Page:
How to stop taking ecstasy

We review the safest ways to stop taking ecstasy here. Then, we invite your questions.

minute read

Have you been taking ecstasy for a while now? Do you feel as if you can normally function only if you’ve taken the pill?

If that is the case, you may want to find out if you have developed physical dependence or addiction to ecstasy. Beacuse if you have developed physical dependence on ecstasy, you can experience withdrawal symptoms as you reduce or eliminate ecstasy intake.

But can you just stop taking ecstasy? What happens once you do so and what side effects can you experience? And what is the safest way to stop taking it? We review these questions here and invite you to ask your questions about detoxing from ecstasy at the end. We try to respond to all legitimate queries with a personal and prompt reply.

Can I just stop taking ecstasy?

Most likely, yes, you can just stop taking ecstasy.

This is because the majority of ecstasy users do not develop physical dependency on MDMA, the main psychoactive ingredient in the drug. However, people who have become physically dependent on ecstasy will want to consult with a medical professional to discuss strategies for quitting.

While is possible to stop taking ecstasy at any time, it is not the recommended way if you have been taking it in high doses for a while. Regular ecstasy users are likely to experience withdrawal symptoms when the toxins leave the body, the severity of which will vary by person. The most common psychological symptoms of ecstasy withdrawal after regular use of MDMA include:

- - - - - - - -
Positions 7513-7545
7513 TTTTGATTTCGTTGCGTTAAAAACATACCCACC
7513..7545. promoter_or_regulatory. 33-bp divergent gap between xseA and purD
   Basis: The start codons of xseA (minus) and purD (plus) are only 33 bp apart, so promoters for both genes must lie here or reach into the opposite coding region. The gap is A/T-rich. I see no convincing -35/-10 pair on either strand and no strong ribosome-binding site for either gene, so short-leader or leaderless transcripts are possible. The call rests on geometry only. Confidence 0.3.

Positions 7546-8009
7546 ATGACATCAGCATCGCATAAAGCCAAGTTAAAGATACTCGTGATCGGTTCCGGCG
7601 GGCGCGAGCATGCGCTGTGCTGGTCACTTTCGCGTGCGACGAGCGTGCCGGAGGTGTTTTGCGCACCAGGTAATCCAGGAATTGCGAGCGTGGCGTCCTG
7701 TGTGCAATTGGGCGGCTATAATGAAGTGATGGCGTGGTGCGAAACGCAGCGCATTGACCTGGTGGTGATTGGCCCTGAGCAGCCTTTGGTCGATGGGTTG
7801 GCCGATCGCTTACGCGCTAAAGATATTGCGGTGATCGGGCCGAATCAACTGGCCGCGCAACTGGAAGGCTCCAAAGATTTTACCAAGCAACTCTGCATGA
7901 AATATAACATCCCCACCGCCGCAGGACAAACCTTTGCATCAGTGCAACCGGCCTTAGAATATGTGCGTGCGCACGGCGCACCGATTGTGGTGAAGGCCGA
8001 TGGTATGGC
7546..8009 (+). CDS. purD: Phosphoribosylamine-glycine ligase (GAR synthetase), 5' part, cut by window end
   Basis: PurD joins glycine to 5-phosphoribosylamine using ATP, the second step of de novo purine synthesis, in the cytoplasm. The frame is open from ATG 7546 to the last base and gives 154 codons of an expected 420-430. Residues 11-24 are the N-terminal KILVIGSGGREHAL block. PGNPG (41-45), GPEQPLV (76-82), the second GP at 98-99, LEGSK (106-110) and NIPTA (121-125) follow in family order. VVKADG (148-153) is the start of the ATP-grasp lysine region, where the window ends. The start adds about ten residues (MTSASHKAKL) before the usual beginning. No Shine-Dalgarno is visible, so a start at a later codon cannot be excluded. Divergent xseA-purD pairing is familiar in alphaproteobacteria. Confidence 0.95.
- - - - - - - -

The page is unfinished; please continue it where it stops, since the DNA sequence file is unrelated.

• anxiety
  • cravings
  • depression
  • irritability
  • paranoia

So, how should you withdraw from ecstasy? In regular, chronic, or high doses users, it can be helpful to stop taking ecstasy by gradually reducing or tapering the dose until you completely stop. Tapering can help you avoid the experience of intense or severe discomfort. On the other hand, most users can get away with minor withdrawal symptoms, so a cold turkey ecstasy withdrawal is possible.

What happens when you stop taking ecstasy?

Once a person stops taking ecstasy, s/he can experience lack of motivation and drive due to the depleted level of serotonin levels. Since many people use ecstasy when partying, it is very likely that you experience musculoskeletal pain as a result of the heavy dancing while high. Another common occurrence is dehydration due to excessive sweating while dancing or other activities while on the drug, making it important to keep hydrated and relax when you stop taking ecstasy.

Side effects of stopping ecstasy

If you have developed physical dependence on ecstasy, you can experience withdrawal symptoms as you reduce or eliminate ecstasy intake. The withdrawal effects may be more intense if you have been taking ecstasy longer or of you have been mixing it with other substances. The common side effects that occur when you stop drug intake can include any of the following:

  • aches and pains
  • confusion
  • digestive disturbances
  • fatigue
  • insomnia
  • loss of appetite
  • suicidal ideation
  • weakness

Stop taking ecstasy suddenly